The parties left at issue whether the limitation of liability clause was valid and enforceable. Calvin Klein argued in the district court, as it does here, that the limitation clause was not enforceable for two reasons: no agreement existed between Calvin Klein and Trylon as to the limitation of liability; and, if such an agreement existed, public policy would prevent its enforcement because of Trylon's gross negligence.

The district court applied New York law, finding that the carriage was exempt from the Interstate Commerce Commission's jurisdiction, being entirely within the New York City commercial zone, see 49 U.S.C.App. § 10526(b) (1) (1982 & Supp. V 1987). The court held that the "assent of the shipper is necessary to effect such a limitation on liability," and that the assent may be indicated orally, in writing, or by prior acceptance of invoices which include the limitation clause. The court noted that, in the course of dealings between the parties, Calvin Klein had accepted Trylon's invoices, which included the limitation clause. There was no invoice for the carriage at issue, however, and adherence to past practice thus was impossible. Therefore, according to the district court, Calvin Klein did not assent to the limitation clause for this shipment.

In reviewing Calvin Klein's alternative public policy argument for avoiding enforcement of the limitation clause, the district court determined that New York cases voiding exculpatory provisions where gross negligence was shown did not control the situation where the parties merely agreed to a limitation of liability. According to the court, "contractual limitation of liability, if one were shown to exist, would not be voided by defendant's gross negligence...." Damages were awarded to Calvin Klein in the amount of $101,542.62, the full value of the lost shipment.

While we agree with the district court that gross negligence does not void a limitation of liability provision, we find that the parties agreed that such a provision was in effect for this carriage. For the reasons below, we reverse and remand.


On this appeal, Trylon contends that the district court incorrectly held that no agreement existed as to the limitation of liability. Trylon further argues that the limitation is enforceable despite its conceded gross negligence. Calvin Klein contends that the district court correctly held that, under New York law, no agreement existed between the parties as to a liability limit for this stolen shipment. Alternatively, Calvin Klein points to two different public policy reasons why the limitation provision, if there is one, is unenforceable. First, Trylon's gross negligence resulted in the loss, and public policy prohibits the enforcement of an exculpatory provision which attempts to relieve the contracting party of liability under such circumstances. Second, the $50 limit was unreasonably low and therefore unenforceable. We address these contentions.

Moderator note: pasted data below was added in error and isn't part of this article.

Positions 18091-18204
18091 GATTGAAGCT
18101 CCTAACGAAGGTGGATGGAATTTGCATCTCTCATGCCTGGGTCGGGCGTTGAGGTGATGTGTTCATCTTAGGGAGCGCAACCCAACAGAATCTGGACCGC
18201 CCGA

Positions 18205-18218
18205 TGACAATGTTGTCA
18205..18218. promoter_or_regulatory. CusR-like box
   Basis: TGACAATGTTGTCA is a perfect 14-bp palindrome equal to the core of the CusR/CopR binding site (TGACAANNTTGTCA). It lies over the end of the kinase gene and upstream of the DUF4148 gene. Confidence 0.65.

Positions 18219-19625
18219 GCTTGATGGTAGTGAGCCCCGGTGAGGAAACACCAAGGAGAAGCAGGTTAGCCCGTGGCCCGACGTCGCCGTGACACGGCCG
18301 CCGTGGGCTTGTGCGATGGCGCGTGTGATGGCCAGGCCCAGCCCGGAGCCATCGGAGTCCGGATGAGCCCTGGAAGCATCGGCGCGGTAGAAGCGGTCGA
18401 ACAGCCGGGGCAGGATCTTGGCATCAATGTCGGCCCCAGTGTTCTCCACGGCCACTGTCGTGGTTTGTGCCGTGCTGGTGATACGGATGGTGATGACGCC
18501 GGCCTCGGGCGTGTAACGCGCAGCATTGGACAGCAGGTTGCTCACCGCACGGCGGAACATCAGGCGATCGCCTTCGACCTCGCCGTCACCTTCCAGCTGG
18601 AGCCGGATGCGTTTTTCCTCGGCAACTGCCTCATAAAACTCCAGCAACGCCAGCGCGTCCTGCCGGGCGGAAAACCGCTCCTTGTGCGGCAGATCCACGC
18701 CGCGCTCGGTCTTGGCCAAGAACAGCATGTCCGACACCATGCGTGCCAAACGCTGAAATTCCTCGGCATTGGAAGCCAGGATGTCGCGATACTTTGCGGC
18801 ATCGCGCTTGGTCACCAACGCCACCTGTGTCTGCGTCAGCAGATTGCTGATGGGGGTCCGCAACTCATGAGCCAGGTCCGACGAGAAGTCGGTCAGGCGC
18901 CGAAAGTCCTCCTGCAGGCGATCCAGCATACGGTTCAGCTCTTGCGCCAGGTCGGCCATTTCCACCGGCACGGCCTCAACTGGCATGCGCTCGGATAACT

A common carrier, see N.Y. Transp. Law § 2(8) (McKinney Supp.1989), under New York law is strictly liable for the loss of goods in its custody. "Where the loss is not due to the excepted causes [that is, act of God or public enemy, inherent nature of goods, or shipper's fault], it is immaterial whether the carrier was negligent or not...." American Mach. & Foundry Co. v. Santini Bros., 54 Misc.2d 886, 889, 283 N.Y.S.2d 574, 576 (Sup.Ct.1967) (quoting 13 C.J.S. Carriers § 71, at 132 (1939)), aff'd mem., 46 A.D.2d 844, 362 N.Y.S.2d 402 (1st Dep't 1974). Even in the case of loss from theft by third parties, liability may be imposed upon a negligent common carrier. F.A. Straus & Co. v. Canadian Pac. Ry., 254 N.Y. 407, 173 N.E. 564 (1930).